Every senior on the Grayslake North baseball team has to make a speech at the beginning of the season.
About a week after tryouts, they all meet up on a weekend morning, dressed in nice clothes, and talk to the rest of the players in the program about how to successfully get through the season.
Parents attend, too.
"I was really nervous," senior pitcher Zach Friedman said. "I don't like talking in front of a lot of people."
And yet, Friedman forged ahead anyway. He's good at doing that.
In fact, that's exactly what he talked about. Forging ahead and being determined, even during tough times.
While most of his fellow seniors talked to the younger guys about practical matters such as eating right, time management and off-season workouts, Friedman talked about a matter close to his heart, about a matter of using his heart.
Without heart and determination and sheer will, Friedman probably wouldn't have been speaking to the baseball team that day. In fact, he might not have even been on the team at all.
As a freshman, he didn't make the coveted 'A' team. Instead, he played the entire season on the 'B' team.
Typically, freshman 'B' team players don't get very far. And that's true in most sports. 'B' teamers either get frustrated and discouraged by their perceived second-tiered place in the program, or they believe that the writing on the wall says that the spots in front of them for future seasons will surely be filled by 'A' teamers, so why even bother sticking with it.
But Friedman never bought into that. Neither did two of his fellow 'B' teamers that year. Friedman, Drake Davis and Kyle LaRocca never let go of their dream to play varsity baseball one day.
"I was proud to say to all the younger guys that day that I gave the speech that I was still standing, I was still here," Friedman said. "So many guys played when we were freshmen, probably more than 20. Now, there's like eight of us left and three of us came from the 'B' team. I wanted to tell the younger guys that if you feel like you're not fitting in, don't give up, that there still can be a place for you."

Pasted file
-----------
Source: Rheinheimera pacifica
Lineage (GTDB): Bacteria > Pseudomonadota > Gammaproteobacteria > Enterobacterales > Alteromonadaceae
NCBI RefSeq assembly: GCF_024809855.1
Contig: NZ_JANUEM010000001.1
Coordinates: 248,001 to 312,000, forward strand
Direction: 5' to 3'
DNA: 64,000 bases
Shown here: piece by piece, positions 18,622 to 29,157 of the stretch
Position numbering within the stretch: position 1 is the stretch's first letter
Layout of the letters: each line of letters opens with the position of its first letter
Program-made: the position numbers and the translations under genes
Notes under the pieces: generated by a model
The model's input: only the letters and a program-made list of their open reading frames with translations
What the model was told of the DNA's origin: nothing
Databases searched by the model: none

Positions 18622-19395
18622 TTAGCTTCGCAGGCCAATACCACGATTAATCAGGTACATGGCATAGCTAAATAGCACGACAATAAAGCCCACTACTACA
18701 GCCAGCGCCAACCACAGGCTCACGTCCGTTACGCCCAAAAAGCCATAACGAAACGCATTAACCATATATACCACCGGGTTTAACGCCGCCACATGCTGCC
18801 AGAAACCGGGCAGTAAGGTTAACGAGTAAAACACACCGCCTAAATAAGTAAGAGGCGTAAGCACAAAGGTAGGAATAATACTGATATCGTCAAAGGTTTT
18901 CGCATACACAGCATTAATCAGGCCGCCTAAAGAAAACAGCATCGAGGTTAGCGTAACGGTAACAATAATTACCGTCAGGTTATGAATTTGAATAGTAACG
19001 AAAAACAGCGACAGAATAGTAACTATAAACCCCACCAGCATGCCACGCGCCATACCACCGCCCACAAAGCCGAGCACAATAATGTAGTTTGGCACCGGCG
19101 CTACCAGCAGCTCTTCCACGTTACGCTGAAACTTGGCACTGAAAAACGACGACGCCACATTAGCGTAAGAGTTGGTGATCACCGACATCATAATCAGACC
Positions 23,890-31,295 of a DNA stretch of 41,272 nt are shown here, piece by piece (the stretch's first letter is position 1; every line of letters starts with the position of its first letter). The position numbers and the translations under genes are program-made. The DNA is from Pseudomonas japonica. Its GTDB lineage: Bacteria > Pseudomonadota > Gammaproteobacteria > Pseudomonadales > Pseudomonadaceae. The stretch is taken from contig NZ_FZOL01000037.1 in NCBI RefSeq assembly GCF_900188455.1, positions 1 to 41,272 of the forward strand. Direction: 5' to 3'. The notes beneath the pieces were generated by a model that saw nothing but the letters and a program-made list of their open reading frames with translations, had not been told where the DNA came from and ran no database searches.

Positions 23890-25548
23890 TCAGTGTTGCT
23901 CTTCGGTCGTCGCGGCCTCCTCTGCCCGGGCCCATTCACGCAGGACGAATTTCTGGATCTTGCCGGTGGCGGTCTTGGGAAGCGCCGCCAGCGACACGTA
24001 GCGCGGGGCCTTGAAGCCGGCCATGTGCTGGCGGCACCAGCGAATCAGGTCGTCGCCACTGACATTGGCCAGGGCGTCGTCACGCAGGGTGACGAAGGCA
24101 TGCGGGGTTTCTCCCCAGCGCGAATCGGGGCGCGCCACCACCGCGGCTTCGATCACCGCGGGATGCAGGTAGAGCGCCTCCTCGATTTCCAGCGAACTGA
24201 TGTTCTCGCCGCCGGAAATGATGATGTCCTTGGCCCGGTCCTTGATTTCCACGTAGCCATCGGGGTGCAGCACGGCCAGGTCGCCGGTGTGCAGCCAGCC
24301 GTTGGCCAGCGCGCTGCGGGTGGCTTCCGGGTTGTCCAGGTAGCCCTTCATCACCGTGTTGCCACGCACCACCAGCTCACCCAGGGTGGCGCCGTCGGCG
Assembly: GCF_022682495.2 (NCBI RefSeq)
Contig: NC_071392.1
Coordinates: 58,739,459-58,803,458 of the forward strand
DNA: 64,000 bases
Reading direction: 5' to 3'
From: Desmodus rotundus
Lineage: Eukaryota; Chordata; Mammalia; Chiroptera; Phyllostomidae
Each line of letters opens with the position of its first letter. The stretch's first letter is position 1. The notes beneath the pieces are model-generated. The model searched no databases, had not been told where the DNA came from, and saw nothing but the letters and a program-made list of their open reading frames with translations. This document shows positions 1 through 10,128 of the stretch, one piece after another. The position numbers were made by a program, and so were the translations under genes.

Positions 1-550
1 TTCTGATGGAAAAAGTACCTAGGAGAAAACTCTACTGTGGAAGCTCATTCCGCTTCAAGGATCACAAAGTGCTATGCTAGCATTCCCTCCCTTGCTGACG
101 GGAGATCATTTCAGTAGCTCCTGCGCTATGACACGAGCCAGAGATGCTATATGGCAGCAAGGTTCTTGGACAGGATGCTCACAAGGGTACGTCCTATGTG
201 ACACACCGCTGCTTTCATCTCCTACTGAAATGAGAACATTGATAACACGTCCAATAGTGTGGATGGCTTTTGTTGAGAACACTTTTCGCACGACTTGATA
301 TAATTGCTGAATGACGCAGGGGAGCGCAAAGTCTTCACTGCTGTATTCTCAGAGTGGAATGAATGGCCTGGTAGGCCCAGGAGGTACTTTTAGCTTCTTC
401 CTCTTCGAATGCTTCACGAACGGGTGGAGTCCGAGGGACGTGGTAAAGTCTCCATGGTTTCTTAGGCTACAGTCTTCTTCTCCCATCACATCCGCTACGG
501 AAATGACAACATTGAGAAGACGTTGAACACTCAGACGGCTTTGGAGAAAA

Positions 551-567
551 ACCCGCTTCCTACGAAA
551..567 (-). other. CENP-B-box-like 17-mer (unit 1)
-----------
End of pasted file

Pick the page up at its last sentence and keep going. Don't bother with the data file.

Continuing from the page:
In fact, with enough work and desire, that place can be as a key member of the varsity. Freidman, Davis and LaRocca are living proof.
Friedman and LaRocca are valuable relief pitchers who sometimes start and Davis is the Knights' starting left fielder.
The three are the only former freshman 'B' teamers remaining in the senior class. And they wear that distinction as a badge of honor.
"Sticking through this is one of the highlights of my life," LaRocca said. "It wasn't easy. It was a very humbling experience. Coming in, I played (youth baseball) with a lot of the better players and I considered myself to be one of the better players, too.
"To find out that you're not isn't easy. It's kind of a shock actually. It's a shock to your system to basically be told that you're not as good as you thought you were."
But even the shock of his life wasn't going to keep LaRocca away from the love of his life, the game that he's played faithfully and happily since he was just 4 years old.
That's a common thread that weaves through all three 'B' teamers' stories.
Love of the game made it too difficult to walk away, even when they were frustrated, humbled and tempted to explore other interests.
"There were some days when I had to wake up at 4:30 in the morning for practice and I would think to myself, 'Why am I even doing this, just to be on the B team?' I was pretty successful at baseball in middle school and it was so disappointing to be on the 'B' team," Davis said. "But I never let myself think like that for very long. I knew why I was sticking with it. It was for the love of the game. I love baseball so much. I've been playing baseball since I was 5 years old. I didn't want to give it up. I wouldn't know what to do without baseball, and I didn't want to give up without reaching my final goal.
"My dream had always been to play varsity baseball. That was my ultimate goal and I just had this drive to do that."
The fact that Friedman, LaRocca and Davis have reached their ultimate goal speaks volumes about them as people. They beat the odds.
"It says so much about how determined they all are and how much they were all willing to persevere to reach their dreams," Grayslake North coach Andy Strahan said. "And the thing I liked the most is that they all had such great attitudes all the way through. None of them ever pouted or moped around.
"They all just came in ready to work and get better and four years later, they are all major contributors on varsity. It's a great story."
It's a story that Friedman, LaRocca and Davis hope gets told over and over again.
"Every time I look at the guys on the freshman 'B' team, I think that maybe one of those guys will surprise everyone someday, too," Davis said.
"I hope some of the younger kids can look at us and say, I can be just like them. I can be in the same position if I stick with it," Friedman said.
"The coaches have told us to take some of the 'B' team guys under our wings," LaRocca said. "I just tell them that even though they're on the 'B' team, they can still make it. If you persevere and stick with something, you can do anything."